Friday, March 2, 2012

Why Steve Hilton Leaving matters

Every commentator and their dog is either writing a piece about Steve Hilton at the moment or has already written one. Who he was, what he’s done, what kind of a person he was; comment piece after comment piece is pouring out of laptops everywhere.

I don’t know Steve Hilton, I’ve never met him, I’m not sure I’ve ever even been in the same building,  but I do feel that his leaving is going to leave a hole. Why? Because by all accounts he has a vision, and he’s a man that is all about getting things done andy politics and government is all to short on those kind of people.

Don’t get me wrong, politics is full of very smart, very hard working people, but in the main they’re adrenaline junkies. They thrive on crisis and reacting, they’re about responding to what’s happening now. They get things done, but they’re not

By all accounts Hilton was the opposite, yes his day job was implementation, but he was thinking about the long term. Anyone that knows anything about transformational change, knows it’s not about reacting and responding ,it’s about getting things done that will create the change in time. Looking ahead to the future and importantly  thinking outside the box.

In politics you don't get to do that often, it’s all about the now, about responding to what’s happening to the detriment of long term planning. I came into politics with an aim to think long term, but I spend my life responding, worrying about what’s on the table now not later. I do get to think about the future from time to time (projects like Masters of Nothing and 2020 are the two that come to mind the most) but it’s not nearly often enough.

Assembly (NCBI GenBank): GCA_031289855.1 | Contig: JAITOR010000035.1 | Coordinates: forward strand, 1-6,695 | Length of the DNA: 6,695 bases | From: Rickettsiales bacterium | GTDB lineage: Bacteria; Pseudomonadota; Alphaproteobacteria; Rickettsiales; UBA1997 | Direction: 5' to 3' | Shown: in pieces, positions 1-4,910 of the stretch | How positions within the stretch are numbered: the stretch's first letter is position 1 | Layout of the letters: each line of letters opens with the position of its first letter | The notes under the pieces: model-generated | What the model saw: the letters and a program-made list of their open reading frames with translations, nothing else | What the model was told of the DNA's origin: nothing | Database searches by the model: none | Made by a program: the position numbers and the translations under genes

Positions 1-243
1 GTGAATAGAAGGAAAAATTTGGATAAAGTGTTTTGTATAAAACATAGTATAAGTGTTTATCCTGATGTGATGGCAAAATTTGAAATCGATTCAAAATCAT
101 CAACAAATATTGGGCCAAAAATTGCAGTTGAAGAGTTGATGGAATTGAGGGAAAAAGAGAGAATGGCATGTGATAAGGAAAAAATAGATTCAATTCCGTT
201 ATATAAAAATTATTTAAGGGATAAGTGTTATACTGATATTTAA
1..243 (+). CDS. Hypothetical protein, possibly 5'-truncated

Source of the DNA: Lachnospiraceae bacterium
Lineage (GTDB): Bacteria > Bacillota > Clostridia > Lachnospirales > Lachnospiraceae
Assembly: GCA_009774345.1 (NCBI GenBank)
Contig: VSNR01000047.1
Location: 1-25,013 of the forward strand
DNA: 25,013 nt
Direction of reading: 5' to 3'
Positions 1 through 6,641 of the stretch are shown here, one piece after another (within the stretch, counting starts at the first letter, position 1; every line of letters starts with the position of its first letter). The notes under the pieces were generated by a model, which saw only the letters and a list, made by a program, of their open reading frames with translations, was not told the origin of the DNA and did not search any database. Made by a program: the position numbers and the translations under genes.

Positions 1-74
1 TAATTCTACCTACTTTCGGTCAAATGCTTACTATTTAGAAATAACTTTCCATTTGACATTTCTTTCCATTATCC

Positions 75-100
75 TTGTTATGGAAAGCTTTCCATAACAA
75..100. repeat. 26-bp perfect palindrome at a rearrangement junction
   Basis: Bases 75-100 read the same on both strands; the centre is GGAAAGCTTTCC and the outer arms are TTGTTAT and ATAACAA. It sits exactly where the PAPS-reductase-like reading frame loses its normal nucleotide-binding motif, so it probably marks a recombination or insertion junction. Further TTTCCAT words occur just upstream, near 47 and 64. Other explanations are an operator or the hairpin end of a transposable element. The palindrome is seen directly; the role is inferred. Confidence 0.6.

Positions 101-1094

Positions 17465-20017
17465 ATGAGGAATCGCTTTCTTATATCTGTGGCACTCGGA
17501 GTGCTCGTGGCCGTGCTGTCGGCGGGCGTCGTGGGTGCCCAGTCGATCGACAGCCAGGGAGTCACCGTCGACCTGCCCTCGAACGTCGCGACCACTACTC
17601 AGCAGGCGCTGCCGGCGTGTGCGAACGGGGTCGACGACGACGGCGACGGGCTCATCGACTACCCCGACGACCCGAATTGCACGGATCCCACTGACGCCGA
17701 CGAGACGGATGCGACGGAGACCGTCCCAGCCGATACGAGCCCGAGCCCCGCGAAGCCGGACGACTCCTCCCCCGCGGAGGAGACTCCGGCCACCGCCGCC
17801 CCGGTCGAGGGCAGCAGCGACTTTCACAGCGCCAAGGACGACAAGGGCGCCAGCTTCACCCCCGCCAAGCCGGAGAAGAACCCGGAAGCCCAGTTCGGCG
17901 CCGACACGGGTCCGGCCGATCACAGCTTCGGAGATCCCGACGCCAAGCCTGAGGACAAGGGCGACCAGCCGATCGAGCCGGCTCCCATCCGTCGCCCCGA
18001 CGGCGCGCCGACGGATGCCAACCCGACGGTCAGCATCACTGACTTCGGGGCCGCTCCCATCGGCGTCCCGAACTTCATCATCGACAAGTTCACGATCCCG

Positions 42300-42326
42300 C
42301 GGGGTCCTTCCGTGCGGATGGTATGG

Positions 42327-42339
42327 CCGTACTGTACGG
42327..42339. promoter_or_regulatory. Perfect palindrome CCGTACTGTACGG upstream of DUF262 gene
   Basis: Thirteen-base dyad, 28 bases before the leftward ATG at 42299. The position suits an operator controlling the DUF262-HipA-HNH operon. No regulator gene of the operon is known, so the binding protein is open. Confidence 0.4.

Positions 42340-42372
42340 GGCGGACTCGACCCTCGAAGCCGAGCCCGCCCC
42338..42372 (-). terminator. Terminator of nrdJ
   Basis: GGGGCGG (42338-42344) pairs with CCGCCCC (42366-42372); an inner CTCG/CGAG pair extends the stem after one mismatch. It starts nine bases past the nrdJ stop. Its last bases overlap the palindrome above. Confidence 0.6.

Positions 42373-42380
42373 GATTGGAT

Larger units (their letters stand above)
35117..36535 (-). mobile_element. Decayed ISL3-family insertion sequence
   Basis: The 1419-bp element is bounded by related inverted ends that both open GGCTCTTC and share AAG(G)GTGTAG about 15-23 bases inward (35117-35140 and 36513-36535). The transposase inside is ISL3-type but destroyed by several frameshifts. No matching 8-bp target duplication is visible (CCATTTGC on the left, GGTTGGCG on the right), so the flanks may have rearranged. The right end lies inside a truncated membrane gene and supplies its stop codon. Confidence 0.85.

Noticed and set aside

The other reason that I think Hilton will be sorely missed is his radicalism, it was his detoxification strategy (radical at the time) that drew new people to the Conservative party. People that would never have dreamed about voting Tory before. ConHome may blame this strategy for a lost election, but in my view it was what brought us to Government for the first time in 13 years. Without it we wouldn’t have stood a chance.

And it was many of his policies on things like transparency, open public services, and the post bureaucratic age that got me really inspired about politics. It was some of these ideas, thinking about them, and blogging about them, that ultimately saw me leave the world of business behind to go work for an MP.

Steve leaving Downing Street is a loss, someone always needs to be pushing the envelope, being reigned back, asking the awkward questions, and that was him. That role is important and someone has to fill it in any organisation that really wants to create lasting change.

I really do hope that that commentariat is wrong, and he’ll be back after his sabbatical. We need radical thinking from a doer, not just from big academic brains and  in the meantime we need to find someone to fill the Guru’s shoes (not that he wears them much).

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